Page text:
“I had never had experience with that and no one had helped me,” Kevin said in Spanish.
College senior Magdala Boco is taking a psychology class this summer at Queens College while she works 30 hours a week as a coach for College Bridge for All. Without the program, “I wouldn’t be doing anything else, other than me being in school right now,” she said.
Julieta Garcia, who will be a junior at Columbia University, is working for a nonprofit called Matriculate that pairs college students like her with low-income, high-achieving high school kids they serve as mentors.
If she wasn’t doing that, Garcia said, she would be waitressing this summer in her home state of Texas. “It is super cool that I can get experience in nonprofit and education work while all of this is going on and limit my exposure by working from home,” she said. And the money is helping her pay for college.
In the upcoming academic year, Matriculate will be increasing its roster of college student leaders from 65 to 100, each paid $1,500 a semester, as it expands the number of high school students it advises from 2,000 to 3,000, according to Rebecca Wasserman, chief program officer. The organization is also in the process of hiring several college students to work part-time with recent grads for the rest of the summer.
Garcia said that both of the students she mentors are first-generation and come from families with low incomes, just like her. One is a high school student who is also from Texas and also Mexican American. “It’s a really good opportunity because she told me I’m the only person in her life that she feels like she can aspire to.”
That student is Ithzel Rubio, a rising senior at La Vega High School in Waco. Her parents didn’t finish high school, and her high school counselors are mainly focused on helping students with scheduling and addressing behavioral issues, Rubio said. “If it weren’t for Julieta, I wouldn’t have anyone else to turn to right now,” she said.
Some of these mentoring jobs are also going to people who recently graduated college but are entering the workforce in the midst of massive unemployment.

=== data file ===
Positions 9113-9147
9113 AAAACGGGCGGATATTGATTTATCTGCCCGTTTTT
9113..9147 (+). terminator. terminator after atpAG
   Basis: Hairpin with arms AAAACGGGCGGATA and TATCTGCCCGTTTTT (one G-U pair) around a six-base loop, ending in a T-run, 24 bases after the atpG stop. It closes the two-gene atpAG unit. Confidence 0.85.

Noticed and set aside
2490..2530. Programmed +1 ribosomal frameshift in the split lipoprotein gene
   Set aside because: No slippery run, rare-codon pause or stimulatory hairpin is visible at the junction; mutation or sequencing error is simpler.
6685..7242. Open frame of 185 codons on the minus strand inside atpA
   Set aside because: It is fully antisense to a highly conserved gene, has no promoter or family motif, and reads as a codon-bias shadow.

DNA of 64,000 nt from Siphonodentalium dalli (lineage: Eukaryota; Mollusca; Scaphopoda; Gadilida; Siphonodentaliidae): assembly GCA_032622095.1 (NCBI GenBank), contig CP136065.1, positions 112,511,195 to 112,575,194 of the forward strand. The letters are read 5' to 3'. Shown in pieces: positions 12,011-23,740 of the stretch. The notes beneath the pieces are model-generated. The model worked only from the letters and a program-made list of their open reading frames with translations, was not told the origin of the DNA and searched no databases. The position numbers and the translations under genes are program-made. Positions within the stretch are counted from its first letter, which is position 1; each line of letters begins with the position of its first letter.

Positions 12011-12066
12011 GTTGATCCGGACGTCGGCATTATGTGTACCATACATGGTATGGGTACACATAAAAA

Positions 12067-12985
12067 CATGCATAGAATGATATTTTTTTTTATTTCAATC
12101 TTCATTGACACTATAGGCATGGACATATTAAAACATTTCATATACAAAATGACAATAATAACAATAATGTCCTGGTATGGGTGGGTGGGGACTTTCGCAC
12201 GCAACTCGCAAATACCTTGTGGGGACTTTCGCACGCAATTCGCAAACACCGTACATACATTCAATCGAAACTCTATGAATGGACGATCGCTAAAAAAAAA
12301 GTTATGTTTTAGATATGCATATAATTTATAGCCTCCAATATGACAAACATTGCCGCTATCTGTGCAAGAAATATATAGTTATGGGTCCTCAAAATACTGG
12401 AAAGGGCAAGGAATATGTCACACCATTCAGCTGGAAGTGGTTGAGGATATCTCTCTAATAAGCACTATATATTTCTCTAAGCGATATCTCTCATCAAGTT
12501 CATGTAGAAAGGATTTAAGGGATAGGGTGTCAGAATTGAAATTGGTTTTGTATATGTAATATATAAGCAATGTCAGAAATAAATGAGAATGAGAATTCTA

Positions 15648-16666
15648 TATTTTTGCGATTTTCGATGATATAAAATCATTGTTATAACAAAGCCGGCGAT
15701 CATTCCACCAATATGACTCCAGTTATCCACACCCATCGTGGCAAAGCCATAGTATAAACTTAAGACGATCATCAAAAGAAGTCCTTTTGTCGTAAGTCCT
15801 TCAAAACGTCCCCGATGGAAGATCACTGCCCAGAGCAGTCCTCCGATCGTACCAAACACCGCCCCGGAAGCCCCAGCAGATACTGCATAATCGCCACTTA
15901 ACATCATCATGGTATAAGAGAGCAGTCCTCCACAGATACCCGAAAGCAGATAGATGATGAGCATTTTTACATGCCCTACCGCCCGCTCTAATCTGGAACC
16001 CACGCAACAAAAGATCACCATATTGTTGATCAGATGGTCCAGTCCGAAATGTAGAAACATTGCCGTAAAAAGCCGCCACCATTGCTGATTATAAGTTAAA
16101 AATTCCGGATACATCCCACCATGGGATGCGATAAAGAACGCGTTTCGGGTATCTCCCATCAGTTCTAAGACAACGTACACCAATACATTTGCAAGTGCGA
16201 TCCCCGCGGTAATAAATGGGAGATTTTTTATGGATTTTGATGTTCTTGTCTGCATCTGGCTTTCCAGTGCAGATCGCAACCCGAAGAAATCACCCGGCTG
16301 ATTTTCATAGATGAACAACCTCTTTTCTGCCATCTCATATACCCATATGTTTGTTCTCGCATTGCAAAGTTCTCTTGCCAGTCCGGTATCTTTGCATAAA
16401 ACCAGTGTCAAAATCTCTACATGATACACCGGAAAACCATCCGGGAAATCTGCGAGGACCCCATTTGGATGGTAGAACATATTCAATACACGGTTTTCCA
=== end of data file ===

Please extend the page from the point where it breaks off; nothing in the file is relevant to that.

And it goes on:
James D’Haiti, who finished his sociology degree at Sonoma State University in California in December, is an incoming fellow at 10,000 Degrees, a college success nonprofit based in the Bay Area. There, he said, he knows he’ll have a meaningful full-time job for at least the next two to three years, which is not the case for many of his peers in this tough job market. He’ll be a college advisor for high school students at San Francisco’s Balboa High School, where most students are Black or Hispanic.
“I’m blessed in the sense that … I had something coming out of school,” he said. It’s “a great platform to start my professional career.”
It’s also important for high school students to see that people who look like them and come from similar backgrounds have successfully earned degrees, said D’Haiti, who is Black.
That impact of these so-called near-peer programs goes beyond the short time mentors and mentees work together.
They also help build a college-going culture, according to Myers. In a sense, she said, these newly minted coaches “will be doing college advising for the rest of their life, because they will be talking to a cousin, or a nephew or someone who wants to go to college someday and they know how to navigate the system.”
Some college students have even found a new vocation. When Nick Caracci started at the New York City College of Technology, he wanted to study construction management. Now, because of his experience as a CUNY college coach, “I changed my whole game plan,” he said. He’s switched his major to psychology and is planning to pursue a master’s degree in school counseling.
One of the high school students he mentors is 17-year-old Jessica Rodriguez, who just graduated from Queens Metropolitan High School and will be attending Queens College in September.
“I know that we’ve been on the same path, and he’s gone through what I’m constantly going through,” she said of Caracci.
Caracci’s experience with College Bridge for All has come full circle. Two years ago, he was a participant in the program.
“I wasn’t 100 percent prepared” early on, he said, but thanks to CUNY’s college coaches, “I was ready to go on my first day. And I wasn’t going to be part of the summer melt.”
Now, he said, if he has anything to do about it, neither will his mentees.
This story about summer melt was produced by The Hechinger Report, a nonprofit, independent news organization focused on inequality and innovation in education. Sign up for our higher education newsletter.